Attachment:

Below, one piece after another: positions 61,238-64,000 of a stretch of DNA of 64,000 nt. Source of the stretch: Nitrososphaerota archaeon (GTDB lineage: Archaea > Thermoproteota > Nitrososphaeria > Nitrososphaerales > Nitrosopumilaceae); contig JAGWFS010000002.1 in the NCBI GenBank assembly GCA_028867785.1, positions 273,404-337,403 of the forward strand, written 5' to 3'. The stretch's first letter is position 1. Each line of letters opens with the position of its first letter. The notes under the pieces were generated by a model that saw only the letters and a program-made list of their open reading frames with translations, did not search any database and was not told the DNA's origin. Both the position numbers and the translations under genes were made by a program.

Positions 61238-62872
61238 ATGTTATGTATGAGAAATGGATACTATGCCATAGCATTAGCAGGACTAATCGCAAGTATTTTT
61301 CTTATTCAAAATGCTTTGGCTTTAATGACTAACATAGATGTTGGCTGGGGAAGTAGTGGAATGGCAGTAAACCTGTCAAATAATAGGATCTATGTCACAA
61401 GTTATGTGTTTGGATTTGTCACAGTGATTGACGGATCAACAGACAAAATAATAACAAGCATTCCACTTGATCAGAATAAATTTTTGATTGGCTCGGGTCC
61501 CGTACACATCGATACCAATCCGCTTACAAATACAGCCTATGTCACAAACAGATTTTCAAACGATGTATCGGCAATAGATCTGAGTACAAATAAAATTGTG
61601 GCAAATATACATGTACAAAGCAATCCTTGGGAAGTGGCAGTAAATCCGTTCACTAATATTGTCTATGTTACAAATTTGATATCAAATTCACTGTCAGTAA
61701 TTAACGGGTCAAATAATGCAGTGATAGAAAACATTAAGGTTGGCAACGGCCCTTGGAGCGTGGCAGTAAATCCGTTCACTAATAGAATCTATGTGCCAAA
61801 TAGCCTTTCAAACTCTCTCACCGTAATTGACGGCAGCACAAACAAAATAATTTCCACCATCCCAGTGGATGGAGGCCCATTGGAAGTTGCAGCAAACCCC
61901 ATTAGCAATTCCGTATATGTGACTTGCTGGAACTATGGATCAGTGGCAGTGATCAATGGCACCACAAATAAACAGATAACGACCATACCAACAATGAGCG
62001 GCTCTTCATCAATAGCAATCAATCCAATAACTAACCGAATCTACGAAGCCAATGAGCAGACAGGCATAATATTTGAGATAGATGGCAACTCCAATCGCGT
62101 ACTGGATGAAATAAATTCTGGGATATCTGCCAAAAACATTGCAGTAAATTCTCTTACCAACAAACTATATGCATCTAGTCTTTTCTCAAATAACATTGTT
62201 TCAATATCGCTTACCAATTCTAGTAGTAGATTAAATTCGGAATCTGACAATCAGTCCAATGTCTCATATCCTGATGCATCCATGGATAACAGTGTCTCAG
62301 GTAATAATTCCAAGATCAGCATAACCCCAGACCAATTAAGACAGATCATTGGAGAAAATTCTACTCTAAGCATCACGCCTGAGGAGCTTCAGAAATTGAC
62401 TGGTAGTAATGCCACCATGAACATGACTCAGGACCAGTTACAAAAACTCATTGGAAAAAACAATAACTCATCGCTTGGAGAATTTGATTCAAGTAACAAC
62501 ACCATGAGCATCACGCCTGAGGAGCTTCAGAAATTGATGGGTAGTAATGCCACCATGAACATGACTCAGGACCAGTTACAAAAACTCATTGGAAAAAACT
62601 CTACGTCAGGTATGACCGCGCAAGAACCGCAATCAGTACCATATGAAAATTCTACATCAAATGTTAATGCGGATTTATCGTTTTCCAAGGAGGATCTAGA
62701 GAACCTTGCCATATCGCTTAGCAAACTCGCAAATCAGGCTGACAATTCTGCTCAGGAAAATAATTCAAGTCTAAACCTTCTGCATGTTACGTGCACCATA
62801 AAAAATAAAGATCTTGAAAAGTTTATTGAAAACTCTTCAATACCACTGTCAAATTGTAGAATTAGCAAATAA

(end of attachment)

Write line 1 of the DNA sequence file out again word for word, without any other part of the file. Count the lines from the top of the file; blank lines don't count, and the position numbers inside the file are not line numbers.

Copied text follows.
Below, one piece after another: positions 61,238-64,000 of a stretch of DNA of 64,000 nt. Source of the stretch: Nitrososphaerota archaeon (GTDB lineage: Archaea > Thermoproteota > Nitrososphaeria > Nitrososphaerales > Nitrosopumilaceae); contig JAGWFS010000002.1 in the NCBI GenBank assembly GCA_028867785.1, positions 273,404-337,403 of the forward strand, written 5' to 3'. The stretch's first letter is position 1. Each line of letters opens with the position of its first letter. The notes under the pieces were generated by a model that saw only the letters and a program-made list of their open reading frames with translations, did not search any database and was not told the DNA's origin. Both the position numbers and the translations under genes were made by a program.